“Senka” was a poetic form—essentially a humorous senryu written in the five-line form of the tanka— invented by American poet Carrow DeVries in the 1970s. He published 53 of these poems in a chapbook titled Senka about 1985.
The senka form—essentially a humorous senryu written in the five-line form of the tanka—was a form invented by American poet Carrow DeVries in the 1970s. He published 53 of these poems in a chapbook titled Senka about 1985. In the Introduction to the book he wrote:
I have always been Interested in people and what we do. I tried to write in the Senryu form, but found it too constricting. I needed more room, so I tried the Tanka form and found it suited me. I sent them to editors and they came back: this is not Tanka. I did not mean them to be. So I called them Senka and sent them out again. A few were accepted. I took Sen from Senryu and ka from Tanka. Senka. I think senka shall be used because they fill a need. These Senka are all written in 5-7-5-7-7 syllables. I do it just to show that it can be done, but feel that a short line, then a little longer line, then a short one, then two longer ones is all right. What if a line is a couple of syllables short or too long? We do it in Haiku all the time.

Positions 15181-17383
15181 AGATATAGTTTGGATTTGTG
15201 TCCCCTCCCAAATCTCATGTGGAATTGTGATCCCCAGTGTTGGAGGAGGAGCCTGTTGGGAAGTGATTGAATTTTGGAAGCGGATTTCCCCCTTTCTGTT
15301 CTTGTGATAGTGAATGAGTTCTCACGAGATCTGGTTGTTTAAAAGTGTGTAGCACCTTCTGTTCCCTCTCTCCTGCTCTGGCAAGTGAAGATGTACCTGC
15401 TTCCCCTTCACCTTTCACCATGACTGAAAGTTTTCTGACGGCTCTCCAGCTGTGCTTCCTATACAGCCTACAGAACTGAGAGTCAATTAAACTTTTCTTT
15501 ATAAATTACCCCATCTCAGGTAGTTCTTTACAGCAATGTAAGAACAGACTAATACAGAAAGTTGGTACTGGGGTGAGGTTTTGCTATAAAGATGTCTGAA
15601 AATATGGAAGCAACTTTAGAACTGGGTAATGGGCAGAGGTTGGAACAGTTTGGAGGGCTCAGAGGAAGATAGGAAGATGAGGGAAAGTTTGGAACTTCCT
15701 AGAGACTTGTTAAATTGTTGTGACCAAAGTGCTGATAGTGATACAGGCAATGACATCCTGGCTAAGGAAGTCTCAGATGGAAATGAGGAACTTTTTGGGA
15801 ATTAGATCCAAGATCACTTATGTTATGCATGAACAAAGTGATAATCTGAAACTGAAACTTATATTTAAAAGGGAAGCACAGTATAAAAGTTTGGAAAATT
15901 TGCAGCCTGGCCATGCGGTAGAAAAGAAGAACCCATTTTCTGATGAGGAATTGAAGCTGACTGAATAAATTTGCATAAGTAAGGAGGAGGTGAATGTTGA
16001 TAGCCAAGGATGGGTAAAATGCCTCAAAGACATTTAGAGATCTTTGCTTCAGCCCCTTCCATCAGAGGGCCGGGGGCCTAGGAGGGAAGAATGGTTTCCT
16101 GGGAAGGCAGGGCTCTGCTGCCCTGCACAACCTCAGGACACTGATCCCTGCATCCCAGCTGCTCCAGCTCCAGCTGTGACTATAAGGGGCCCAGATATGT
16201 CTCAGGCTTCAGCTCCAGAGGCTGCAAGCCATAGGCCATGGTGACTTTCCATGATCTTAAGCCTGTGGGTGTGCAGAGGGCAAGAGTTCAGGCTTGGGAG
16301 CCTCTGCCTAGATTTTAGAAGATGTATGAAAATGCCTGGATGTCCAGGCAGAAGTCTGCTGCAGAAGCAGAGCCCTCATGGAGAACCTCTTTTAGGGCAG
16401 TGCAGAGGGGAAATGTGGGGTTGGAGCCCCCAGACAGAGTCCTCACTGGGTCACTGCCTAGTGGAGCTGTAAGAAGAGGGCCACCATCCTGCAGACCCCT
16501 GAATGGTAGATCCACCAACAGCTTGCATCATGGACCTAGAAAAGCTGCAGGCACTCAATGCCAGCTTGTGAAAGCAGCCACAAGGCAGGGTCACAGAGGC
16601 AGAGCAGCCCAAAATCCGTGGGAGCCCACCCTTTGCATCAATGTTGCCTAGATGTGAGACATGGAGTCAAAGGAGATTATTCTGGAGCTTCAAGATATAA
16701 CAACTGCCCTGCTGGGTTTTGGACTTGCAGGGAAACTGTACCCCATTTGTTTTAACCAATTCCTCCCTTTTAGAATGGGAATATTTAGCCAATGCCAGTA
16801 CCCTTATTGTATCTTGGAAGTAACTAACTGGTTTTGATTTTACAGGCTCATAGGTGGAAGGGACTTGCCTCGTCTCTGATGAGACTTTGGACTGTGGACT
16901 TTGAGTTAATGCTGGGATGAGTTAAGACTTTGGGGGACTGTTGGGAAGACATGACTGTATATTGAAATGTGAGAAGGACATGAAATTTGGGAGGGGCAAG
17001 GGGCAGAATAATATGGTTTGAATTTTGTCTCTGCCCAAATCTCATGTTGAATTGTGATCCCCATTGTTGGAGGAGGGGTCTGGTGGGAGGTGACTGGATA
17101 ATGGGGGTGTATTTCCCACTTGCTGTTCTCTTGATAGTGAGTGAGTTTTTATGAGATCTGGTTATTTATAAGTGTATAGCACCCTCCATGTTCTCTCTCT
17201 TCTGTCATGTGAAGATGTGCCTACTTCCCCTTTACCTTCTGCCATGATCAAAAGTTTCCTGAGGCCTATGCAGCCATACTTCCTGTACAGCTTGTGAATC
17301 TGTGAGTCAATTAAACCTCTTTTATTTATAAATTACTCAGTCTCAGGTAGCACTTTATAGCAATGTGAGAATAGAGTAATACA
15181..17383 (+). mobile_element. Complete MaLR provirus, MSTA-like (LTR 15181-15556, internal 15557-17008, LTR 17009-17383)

It is not clear if DeVries was aware of the old Japanese form kyōka, defined as comic waka or tanka, but few if any other poets wrote poems that they called “senka.” De Vries’s book contains 53 senkas; the following two examples were included in a book note in Wind Chimes 17 (1985):
Jake Potts bought a suit for his brother’s funeral; made him look so good, after the service, he went and had his picture taken.
You can hardly keep from looking backward, watching the furrows turning. Like water flow, or music, it could go on forever.
SOURCES / FURTHER READING
- DeVries, Carrow. Senka. No place [Eugene, Ore.]: published privately, 1985?
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AUTHOR: Charles Trumbull